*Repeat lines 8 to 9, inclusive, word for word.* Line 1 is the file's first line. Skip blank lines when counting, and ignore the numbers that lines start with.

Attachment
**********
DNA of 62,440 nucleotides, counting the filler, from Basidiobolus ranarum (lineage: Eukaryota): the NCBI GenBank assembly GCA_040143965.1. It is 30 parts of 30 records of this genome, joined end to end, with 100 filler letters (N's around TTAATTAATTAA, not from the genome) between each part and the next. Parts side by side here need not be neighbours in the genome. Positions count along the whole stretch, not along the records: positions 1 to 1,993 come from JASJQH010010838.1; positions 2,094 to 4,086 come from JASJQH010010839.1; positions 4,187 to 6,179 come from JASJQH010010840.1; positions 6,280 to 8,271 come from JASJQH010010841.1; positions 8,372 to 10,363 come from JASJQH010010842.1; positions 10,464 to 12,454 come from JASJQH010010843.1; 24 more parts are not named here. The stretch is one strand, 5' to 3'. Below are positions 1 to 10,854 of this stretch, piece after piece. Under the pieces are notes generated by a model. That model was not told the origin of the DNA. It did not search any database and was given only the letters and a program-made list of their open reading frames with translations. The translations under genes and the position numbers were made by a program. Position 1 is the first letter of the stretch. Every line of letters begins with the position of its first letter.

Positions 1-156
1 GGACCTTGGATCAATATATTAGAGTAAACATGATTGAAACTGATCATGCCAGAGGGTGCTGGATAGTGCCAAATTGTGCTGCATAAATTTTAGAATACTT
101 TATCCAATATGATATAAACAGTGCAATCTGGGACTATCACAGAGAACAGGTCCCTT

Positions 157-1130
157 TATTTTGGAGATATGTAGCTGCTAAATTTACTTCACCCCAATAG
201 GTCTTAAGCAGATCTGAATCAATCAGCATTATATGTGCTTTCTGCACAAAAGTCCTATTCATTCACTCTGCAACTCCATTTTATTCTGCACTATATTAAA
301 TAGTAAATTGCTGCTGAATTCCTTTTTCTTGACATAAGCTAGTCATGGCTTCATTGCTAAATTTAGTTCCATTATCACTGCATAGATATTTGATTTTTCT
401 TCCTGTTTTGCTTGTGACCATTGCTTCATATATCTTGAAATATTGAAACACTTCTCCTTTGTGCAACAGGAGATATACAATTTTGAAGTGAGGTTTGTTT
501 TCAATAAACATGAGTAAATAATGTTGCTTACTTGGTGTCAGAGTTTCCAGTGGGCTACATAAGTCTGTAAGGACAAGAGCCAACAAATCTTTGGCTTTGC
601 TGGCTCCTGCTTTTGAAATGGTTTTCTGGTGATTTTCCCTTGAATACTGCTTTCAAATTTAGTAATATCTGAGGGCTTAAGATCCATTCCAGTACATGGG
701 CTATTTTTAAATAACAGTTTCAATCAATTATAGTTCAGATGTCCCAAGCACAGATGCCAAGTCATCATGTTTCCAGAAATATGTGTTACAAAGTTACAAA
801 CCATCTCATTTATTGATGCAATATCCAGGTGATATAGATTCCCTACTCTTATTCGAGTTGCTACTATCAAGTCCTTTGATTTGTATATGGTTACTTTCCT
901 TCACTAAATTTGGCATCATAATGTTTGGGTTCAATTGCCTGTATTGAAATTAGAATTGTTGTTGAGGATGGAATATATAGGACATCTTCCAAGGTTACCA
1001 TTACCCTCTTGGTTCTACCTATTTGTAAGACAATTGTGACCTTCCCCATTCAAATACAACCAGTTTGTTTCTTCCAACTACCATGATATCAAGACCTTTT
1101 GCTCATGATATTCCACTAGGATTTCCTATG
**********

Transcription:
301 TAGTAAATTGCTGCTGAATTCCTTTTTCTTGACATAAGCTAGTCATGGCTTCATTGCTAAATTTAGTTCCATTATCACTGCATAGATATTTGATTTTTCT
401 TCCTGTTTTGCTTGTGACCATTGCTTCATATATCTTGAAATATTGAAACACTTCTCCTTTGTGCAACAGGAGATATACAATTTTGAAGTGAGGTTTGTTT